As the second half of the 2021 F1 season prepares to get underway next week, here is a look at four drivers who are all in need of improvement throughout the remainder of this campaign.
From experienced stars to young rookies to middling drivers, there are a wide range of performances this season on the grid, yet some have underperformed more than others and will be keen to try and improve throughout the rest of 2021 if they want to retain their seats for 2022.
I have therefore picked out four drivers who are worth watching out for across the next few months as they fight to find improvement in order to build momentum for next season or secure their current drives for another year.
In a season where Mercedes needed Valtteri Bottas to deliver the perfect wingman campaign as Lewis Hamilton fights Max Verstappen for the title, Bottas has simply had a weak year so far with just one pole position and no wins as he sits fourth behind McLaren’s Lando Norris by five points in the standings.
Bottas’ head-to-head record against Hamilton has also fallen heavily with a 9-2 record in the Brit’s favour which is worrying, simply because Hamilton needs Bottas up alongside him more to act as a strategical trap for Red Bull and Verstappen especially in tyre strategy driven races where fastest lap points could be key too.
One positive for Bottas though is that he is four points clear of Red Bull’s second driver – Sergio Perez which could prove crucial in the constructor battle, as Mercedes seek an eighth consecutive constructor title this season.
There however is still plenty of progress that Bottas needs to make if he is to salvage a strong second half of the season, especially with George Russell impressing at Williams and heavily rumoured to replace Bottas next season with a decision reportedly set to be made in the coming weeks.
Having decided to depart Renault for McLaren in 2021 before the delayed 2020 season even kicked off, Daniel Ricciardo will be disappointed with the first half of his season as he sits 63 points off teammate – Norris who occupies third in the championship with three podiums.
What makes Ricciardo’s season even worse is the fact that he has been outclassed 8-3 in Qualifying head-to-head record between himself and Norris, as well as only outscoring the Brit twice – technically once if ignore fact that Norris had retired in Hungary with damage from a collision that wasn’t his fault.
Ricciardo therefore really needs to improve his game because he just hasn’t adapted well to the car at all this season with an average race finish position of 8th in 11 race finishes, compared to 4th for Norris which shows that Ricciardo needs to raise his game if he is to challenge Norris heading into 2022.
McLaren are also engaged in a battle against Ferrari for third in the constructor championship with the Scuderia’s driver pairing of Charles Leclerc and Carlos Sainz largely matching one another, which could make the difference in the fight for third unless Ricciardo finds his confidence quickly in the car.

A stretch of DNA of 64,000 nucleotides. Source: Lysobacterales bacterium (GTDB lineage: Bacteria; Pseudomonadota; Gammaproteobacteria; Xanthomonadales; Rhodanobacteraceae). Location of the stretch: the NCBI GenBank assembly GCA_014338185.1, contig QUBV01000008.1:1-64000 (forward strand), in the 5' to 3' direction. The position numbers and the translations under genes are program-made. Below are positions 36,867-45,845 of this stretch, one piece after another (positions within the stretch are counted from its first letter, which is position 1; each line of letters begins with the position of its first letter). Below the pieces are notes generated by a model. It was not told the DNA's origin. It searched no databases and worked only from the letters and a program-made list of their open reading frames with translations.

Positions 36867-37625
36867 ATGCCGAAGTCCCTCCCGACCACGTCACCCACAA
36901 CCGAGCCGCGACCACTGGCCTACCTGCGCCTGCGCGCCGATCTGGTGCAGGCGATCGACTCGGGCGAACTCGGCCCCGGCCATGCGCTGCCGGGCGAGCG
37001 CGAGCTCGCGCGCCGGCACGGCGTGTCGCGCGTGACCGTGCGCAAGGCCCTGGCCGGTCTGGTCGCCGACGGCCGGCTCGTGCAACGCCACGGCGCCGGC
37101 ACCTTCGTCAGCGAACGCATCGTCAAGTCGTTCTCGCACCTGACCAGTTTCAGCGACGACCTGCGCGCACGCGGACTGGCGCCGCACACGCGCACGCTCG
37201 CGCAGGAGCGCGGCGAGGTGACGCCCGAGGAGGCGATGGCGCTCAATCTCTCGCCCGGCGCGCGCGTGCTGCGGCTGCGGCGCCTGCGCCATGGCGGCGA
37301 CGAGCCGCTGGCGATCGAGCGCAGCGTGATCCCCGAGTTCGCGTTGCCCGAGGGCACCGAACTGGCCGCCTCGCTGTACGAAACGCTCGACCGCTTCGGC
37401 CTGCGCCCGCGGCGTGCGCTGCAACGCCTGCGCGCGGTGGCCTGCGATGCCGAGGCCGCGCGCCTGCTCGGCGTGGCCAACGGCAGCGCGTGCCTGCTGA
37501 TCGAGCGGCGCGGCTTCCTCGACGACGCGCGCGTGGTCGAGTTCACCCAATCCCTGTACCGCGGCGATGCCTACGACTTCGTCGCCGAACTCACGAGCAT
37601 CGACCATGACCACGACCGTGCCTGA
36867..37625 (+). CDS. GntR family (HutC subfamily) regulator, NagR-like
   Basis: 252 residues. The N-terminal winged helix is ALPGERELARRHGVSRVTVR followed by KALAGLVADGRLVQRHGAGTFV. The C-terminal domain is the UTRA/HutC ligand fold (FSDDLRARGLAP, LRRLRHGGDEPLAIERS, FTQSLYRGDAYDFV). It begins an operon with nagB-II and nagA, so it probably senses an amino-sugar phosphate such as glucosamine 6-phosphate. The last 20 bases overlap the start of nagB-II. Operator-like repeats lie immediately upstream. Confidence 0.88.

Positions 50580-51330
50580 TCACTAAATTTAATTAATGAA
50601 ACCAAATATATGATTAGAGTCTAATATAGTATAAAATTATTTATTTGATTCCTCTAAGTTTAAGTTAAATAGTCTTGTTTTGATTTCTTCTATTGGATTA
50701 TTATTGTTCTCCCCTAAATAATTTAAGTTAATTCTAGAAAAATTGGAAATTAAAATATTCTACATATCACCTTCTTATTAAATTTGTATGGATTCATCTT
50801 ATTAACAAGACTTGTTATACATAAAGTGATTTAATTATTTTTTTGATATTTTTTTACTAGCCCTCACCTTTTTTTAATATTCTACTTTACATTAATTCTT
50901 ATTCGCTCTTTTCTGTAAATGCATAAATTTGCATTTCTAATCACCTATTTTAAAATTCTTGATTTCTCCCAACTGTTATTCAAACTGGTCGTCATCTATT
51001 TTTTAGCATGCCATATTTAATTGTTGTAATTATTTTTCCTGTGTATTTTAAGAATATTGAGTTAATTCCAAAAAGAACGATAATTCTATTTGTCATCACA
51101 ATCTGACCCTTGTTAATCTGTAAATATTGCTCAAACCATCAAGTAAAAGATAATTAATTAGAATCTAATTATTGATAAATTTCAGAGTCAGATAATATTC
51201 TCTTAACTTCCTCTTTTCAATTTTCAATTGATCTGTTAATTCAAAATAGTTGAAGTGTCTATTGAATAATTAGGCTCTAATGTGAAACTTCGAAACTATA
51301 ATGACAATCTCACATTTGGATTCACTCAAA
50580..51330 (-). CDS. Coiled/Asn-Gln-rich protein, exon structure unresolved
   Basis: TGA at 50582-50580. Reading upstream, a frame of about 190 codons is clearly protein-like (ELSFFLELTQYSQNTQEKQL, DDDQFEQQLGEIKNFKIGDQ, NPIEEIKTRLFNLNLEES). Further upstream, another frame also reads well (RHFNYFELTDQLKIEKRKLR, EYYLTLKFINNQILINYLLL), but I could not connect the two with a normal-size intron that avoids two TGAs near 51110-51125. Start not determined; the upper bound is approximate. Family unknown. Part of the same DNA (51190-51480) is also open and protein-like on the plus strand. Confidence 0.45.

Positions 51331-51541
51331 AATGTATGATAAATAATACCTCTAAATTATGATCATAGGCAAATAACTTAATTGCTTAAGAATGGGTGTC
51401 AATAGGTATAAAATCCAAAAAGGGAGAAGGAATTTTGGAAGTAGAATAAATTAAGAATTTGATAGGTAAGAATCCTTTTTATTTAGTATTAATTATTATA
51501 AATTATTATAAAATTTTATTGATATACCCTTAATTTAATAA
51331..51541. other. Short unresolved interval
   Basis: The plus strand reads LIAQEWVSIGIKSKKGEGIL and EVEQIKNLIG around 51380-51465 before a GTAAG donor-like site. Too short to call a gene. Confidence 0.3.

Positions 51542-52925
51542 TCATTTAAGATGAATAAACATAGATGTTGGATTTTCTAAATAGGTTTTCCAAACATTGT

It is worth noting though that McLaren will like many teams be focused on preparations for 2022 in coming months, so developmental upgrades could be sparse which means that Ricciardo will likely have to make do and try extract the most from the equipment that he has in the remaining races.
Either way, the second half of 2021 will be key for Ricciardo because he needs to try and build confidence in the car and reduce his deficit to Norris, especially if he is to enter 2022 ready to spearhead a potential challenge for victories next season under new technical regulations.
Having set the second quickest time in pre-season testing on debut, AlphaTauri’s Yuki Tsunoda has definitely disappointed so far this season despite showing raw speed across single lap pace and has been consistently outperformed by Pierre Gasly.
Tsunoda’s competitive debut yielded a ninth placed finish and two points in Bahrain but the Japanese youngster has been prone to various rookie mistakes in following races, with Q1 crashes in Imola and France sticking out as notable highlights on top of a mid-race spin at the former circuit to boot.
I however cannot ignore the recent progress that Tsunoda has made with top ten finishes in three of the last four races, which is a positive sign at a time when Helmut Marko will be pondering AlphaTauri’s 2022 driver line-up with Juri Vips and Liam Lawson both eying up Tsunoda’s seat and promotion from F2.
On that note, Tsunoda needs to continue his development in coming races and cut out his mistakes because if he keeps his performances clean and show more consistency, he certainly will keep his seat for next season and leave Marko with tricky decisions to make about his young drivers.
Now midway through his third full season in F1 after a brief two-race guest stint in 2017, questions will now be asked of whether Antonio Giovinazzi deserves his Alfa Romeo seat ahead of young Ferrari junior talent like Callum Ilott and Robert Shwartzman just like in Autumn 2020.
On current basis, it is difficult to argue in Giovinazzi’s favour but he has managed to get on par with Raikkonen across their two-and-a-half seasons together, yet is currently sat behind his more experienced teammate in the standings and occupying a car which is capable of more than one point.
Rumours circulating in the media though seem to suggest that Raikkonen could retire at end of season, although that doesn’t guarantee Giovinazzi’s seat, simply because he needs to prove his talent if he is to avoid the axe in a double seat clear-out in favour of two fresh drivers like Ilott and Shwartzman for example.
Giovinazzi therefore needs to raise his game more in the remainder of this season to give himself a shot at retaining his seat irrespective of whether Raikkonen decides to stay or retire, otherwise I can’t see him staying in F1 with his mediocre results despite improved consistency this season.